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Are YOU Too Busy?

1. Do you fold socks (or perform any household task) after midnight?

2. Do you skip meals to fulfill responsibilities?

3. Are you ever late because of overlapping responsibilities?

4. Do you travel over the speed limit even when you're not in a hurry?

5. Do you feel torn between family and responsibilities?

6. Do you fall asleep as soon as you sit down?

7. Do you drink coffee/caffeine to stay awake?

8. Do you get sick easily?

9. Do you fight irritability?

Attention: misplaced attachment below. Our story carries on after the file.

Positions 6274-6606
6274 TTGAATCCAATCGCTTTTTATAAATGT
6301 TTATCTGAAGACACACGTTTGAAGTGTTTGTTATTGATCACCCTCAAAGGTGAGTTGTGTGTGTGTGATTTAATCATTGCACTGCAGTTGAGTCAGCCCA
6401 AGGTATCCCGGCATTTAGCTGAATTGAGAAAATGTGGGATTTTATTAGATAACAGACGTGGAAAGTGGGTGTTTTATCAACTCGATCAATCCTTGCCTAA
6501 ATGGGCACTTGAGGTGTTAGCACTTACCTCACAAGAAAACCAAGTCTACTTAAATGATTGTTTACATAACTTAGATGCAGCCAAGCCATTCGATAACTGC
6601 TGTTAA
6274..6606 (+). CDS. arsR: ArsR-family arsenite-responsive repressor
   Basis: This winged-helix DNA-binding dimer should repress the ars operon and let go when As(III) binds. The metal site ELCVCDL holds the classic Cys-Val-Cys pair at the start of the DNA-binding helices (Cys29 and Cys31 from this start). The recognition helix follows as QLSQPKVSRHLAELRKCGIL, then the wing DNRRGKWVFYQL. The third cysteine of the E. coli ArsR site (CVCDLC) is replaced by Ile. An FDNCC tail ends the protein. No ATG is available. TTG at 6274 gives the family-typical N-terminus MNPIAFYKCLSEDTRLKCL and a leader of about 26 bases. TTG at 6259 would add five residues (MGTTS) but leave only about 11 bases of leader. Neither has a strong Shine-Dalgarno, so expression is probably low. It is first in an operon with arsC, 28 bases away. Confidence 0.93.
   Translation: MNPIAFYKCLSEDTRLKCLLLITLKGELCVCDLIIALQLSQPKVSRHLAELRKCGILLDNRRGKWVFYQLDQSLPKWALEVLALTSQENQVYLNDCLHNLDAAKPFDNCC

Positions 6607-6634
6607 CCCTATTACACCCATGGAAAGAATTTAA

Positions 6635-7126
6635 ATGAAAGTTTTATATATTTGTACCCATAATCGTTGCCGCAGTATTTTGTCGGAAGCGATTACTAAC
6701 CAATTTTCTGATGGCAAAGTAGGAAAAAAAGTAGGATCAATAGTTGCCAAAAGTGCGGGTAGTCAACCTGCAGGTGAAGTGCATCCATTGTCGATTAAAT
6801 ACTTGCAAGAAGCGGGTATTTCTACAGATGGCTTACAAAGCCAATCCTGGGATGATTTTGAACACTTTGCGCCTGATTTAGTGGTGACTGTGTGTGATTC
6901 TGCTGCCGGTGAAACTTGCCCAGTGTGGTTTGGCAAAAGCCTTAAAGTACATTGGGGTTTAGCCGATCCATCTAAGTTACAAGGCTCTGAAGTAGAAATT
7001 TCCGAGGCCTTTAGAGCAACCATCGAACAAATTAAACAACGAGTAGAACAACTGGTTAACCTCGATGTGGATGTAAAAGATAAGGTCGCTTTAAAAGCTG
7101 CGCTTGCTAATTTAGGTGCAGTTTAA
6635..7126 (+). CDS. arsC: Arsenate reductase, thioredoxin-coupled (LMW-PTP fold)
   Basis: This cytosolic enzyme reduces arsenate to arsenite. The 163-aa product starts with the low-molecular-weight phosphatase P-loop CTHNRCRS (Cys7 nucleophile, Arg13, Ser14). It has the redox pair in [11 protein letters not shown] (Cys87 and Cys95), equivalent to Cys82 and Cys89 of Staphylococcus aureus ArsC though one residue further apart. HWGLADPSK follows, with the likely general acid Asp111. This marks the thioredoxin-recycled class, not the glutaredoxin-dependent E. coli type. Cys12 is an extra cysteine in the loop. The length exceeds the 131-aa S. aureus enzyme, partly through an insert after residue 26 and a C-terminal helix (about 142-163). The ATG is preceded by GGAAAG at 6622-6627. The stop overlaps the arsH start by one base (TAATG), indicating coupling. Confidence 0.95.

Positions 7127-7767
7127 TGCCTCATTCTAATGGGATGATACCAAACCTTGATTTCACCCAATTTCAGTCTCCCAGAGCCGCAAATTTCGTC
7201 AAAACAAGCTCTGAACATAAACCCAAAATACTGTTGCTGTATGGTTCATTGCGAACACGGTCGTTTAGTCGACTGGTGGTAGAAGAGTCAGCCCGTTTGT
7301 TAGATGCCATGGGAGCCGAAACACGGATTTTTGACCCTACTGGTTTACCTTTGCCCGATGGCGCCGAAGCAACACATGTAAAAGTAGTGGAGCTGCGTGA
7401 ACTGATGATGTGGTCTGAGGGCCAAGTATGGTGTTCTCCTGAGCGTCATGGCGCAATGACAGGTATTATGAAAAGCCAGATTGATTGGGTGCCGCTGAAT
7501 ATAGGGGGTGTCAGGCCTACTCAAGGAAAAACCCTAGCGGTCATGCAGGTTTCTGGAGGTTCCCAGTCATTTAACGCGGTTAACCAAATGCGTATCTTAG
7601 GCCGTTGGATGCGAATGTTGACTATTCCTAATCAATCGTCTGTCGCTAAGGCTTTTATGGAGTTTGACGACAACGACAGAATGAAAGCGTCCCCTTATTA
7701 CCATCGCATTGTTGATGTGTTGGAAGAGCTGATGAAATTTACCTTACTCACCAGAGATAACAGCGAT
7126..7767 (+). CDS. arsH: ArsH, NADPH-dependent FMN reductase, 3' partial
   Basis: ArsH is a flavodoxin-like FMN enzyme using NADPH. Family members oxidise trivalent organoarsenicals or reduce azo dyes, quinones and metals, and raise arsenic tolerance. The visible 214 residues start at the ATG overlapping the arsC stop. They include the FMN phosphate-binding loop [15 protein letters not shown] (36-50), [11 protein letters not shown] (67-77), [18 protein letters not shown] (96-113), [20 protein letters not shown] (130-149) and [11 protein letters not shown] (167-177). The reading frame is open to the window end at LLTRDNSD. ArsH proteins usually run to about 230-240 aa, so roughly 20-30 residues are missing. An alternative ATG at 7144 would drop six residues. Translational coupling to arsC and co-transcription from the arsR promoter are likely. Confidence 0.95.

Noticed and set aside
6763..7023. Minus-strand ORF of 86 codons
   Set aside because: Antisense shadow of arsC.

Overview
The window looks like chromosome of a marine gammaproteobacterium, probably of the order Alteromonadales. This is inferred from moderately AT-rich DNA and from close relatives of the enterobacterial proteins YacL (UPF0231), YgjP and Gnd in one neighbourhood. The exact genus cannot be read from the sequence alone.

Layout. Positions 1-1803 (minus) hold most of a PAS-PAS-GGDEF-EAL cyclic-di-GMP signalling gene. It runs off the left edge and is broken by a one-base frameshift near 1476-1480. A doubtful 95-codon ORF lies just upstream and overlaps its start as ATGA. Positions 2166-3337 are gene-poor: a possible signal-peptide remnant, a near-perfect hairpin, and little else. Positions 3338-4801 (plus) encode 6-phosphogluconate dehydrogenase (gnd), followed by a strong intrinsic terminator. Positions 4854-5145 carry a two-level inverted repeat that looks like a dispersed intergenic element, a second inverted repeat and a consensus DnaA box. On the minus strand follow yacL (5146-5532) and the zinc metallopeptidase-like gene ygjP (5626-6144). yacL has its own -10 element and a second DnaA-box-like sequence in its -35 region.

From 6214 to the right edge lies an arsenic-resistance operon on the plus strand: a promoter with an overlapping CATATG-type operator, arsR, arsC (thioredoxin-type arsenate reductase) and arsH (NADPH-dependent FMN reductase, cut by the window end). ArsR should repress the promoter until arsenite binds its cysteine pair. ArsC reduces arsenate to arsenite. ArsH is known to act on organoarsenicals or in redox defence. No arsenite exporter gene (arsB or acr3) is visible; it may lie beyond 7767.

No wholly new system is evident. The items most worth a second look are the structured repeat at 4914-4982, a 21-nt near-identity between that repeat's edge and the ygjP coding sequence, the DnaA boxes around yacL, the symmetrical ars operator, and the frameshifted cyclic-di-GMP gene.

10. Do you have difficulty sleeping?

11. Do you dream or lie awake worrying about work or things you need to do the next day?

12. Do you feel guilty if you do "nothing"?

While all women face busy seasons, it's important to be aware of the physical, spiritual, and emotional burdens that accompany a lifestyle that's stretched too thin. If you answered yes to 4 or more, you're dealing with symptoms of a stressful lifestyle. If you answered yes to 6 or more, it's time to evaluate family and spiritual priorities. If you answered yes to 8 or more, take back control of your life!



Life in the Fast Lane: How to Keep from Running Yourself Ragged

By T. Suzanne Eller
Guest Writer

CBN.comIt probably comes as no surprise that more than 40 percent of women who work outside the home are mothers of children under age 18. And 83 percent of new mothers return to work within 6 months after giving birth to a child!